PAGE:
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Tuesday, September 23, 2014

Controlling prescription cost: Focus on Pennsylvania

Today's post is shared from

Nearly half of what Pennsylvania's workers' compensation program pays for prescription drugs goes to physicians who dispense them directly to patients, bypassing pharmacies, a lucrative practice that is limited by many states and not reimbursed at all by private insurance, Medicare or Medicaid, according to a new report.
Although few doctors take advantage of the loophole, the cost differential can be enormous. A single Percocet cost an average 64 cents at a pharmacy last year, the Workers Compensation Research Institute reported Monday, vs. $3.55 when dispensed by a physician. Patients typically don't know the difference; there are no copays in workers' comp, which is funded by businesses.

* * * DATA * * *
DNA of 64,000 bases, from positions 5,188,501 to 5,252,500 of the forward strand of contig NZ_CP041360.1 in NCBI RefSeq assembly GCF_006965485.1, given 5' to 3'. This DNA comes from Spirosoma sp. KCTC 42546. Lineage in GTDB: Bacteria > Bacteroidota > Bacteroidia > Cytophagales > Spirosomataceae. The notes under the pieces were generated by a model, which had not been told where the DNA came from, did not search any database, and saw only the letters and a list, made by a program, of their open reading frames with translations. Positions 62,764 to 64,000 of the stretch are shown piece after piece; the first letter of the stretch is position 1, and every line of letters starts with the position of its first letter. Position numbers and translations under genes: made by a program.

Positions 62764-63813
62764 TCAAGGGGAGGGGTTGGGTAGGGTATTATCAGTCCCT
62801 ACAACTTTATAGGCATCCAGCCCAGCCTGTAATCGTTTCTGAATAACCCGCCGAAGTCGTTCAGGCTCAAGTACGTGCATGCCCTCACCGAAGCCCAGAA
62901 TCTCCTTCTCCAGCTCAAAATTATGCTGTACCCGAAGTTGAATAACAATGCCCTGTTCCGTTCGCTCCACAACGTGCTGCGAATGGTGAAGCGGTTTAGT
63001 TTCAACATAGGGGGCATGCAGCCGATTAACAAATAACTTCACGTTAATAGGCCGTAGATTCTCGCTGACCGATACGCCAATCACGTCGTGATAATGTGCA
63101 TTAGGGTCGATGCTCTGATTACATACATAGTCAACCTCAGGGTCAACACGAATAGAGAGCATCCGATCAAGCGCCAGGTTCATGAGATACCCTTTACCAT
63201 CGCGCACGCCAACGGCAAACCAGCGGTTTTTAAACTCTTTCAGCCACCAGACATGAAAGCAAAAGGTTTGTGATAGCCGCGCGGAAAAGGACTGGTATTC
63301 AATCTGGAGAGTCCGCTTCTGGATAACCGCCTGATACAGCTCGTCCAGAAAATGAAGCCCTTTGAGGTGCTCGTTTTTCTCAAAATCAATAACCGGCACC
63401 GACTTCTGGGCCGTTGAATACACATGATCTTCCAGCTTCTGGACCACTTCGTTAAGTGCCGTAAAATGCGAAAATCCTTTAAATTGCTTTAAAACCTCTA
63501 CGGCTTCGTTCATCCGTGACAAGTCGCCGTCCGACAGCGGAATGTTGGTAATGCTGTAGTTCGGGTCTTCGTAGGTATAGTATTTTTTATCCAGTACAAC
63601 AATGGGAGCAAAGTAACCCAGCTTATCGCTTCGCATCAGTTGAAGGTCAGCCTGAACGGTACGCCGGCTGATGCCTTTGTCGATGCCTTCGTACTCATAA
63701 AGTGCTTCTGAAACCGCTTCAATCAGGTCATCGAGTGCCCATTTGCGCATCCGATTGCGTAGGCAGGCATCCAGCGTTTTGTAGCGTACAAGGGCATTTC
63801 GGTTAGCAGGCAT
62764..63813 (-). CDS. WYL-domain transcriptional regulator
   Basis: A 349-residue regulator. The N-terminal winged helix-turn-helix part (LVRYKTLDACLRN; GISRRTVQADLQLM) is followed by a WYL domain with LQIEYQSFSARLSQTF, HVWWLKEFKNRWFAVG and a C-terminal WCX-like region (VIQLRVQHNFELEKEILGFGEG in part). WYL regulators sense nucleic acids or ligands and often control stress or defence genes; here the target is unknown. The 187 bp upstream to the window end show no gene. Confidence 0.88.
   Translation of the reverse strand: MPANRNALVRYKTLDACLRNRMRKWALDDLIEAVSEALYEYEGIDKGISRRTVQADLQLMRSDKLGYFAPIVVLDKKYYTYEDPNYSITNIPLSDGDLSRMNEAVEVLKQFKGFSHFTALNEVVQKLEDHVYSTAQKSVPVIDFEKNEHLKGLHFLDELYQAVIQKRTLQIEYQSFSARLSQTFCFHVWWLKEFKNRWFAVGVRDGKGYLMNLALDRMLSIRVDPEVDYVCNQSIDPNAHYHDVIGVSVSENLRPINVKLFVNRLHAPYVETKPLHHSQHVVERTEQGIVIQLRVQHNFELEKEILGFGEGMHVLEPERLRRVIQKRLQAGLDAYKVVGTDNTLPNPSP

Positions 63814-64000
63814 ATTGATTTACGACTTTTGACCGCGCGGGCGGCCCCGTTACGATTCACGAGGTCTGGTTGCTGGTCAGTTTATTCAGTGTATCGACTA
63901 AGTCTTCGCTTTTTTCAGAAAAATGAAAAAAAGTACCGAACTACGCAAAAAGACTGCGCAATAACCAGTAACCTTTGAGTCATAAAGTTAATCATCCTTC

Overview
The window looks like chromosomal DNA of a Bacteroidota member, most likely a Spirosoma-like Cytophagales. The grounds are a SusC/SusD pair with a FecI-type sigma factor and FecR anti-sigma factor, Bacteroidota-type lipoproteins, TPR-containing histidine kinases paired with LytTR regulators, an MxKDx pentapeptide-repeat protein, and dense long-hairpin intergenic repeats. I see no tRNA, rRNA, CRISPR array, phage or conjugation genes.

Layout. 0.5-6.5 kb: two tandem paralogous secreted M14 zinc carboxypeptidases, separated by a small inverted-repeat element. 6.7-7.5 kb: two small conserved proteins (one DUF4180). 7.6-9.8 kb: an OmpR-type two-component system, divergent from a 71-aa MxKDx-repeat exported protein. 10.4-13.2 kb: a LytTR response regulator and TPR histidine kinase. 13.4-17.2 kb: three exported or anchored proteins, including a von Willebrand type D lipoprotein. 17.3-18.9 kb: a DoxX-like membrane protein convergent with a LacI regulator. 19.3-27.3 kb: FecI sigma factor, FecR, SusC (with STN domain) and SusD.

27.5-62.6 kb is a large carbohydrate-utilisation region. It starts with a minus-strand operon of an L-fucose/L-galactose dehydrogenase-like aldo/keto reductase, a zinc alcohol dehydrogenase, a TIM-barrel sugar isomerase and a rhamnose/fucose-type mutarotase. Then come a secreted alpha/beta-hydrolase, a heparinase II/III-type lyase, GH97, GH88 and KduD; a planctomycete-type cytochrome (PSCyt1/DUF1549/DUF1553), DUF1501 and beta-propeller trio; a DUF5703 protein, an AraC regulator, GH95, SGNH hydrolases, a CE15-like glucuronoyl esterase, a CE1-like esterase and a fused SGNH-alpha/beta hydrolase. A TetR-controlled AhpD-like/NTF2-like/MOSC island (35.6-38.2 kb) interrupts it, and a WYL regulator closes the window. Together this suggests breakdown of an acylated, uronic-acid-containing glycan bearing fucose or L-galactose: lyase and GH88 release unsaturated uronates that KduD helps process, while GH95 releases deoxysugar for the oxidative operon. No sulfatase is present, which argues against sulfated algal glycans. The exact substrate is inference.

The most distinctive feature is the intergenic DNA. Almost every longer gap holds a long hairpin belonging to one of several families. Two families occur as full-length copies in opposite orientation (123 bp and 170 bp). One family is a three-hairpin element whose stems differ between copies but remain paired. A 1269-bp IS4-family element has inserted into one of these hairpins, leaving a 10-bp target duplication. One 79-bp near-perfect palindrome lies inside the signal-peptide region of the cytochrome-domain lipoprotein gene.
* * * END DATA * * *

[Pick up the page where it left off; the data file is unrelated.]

Limiting the practice could save 1 percent of the program's entire cost, Julia K. Hearthway, the state's secretary of labor and industry, told a House committee last year that was considering a bill to restrict the practice. The legislation unanimously passed the House; a less restrictive version, amended by a Senate committee, has not been scheduled for a full vote.
Much of the argument against physician dispensing is that it's costly: since Pennsylvania's workers' comp law does not allow the kind of negotiation that dramatically lowers costs for most health insurance, doctors can set their own prices.
Some critics of the practice have also noted...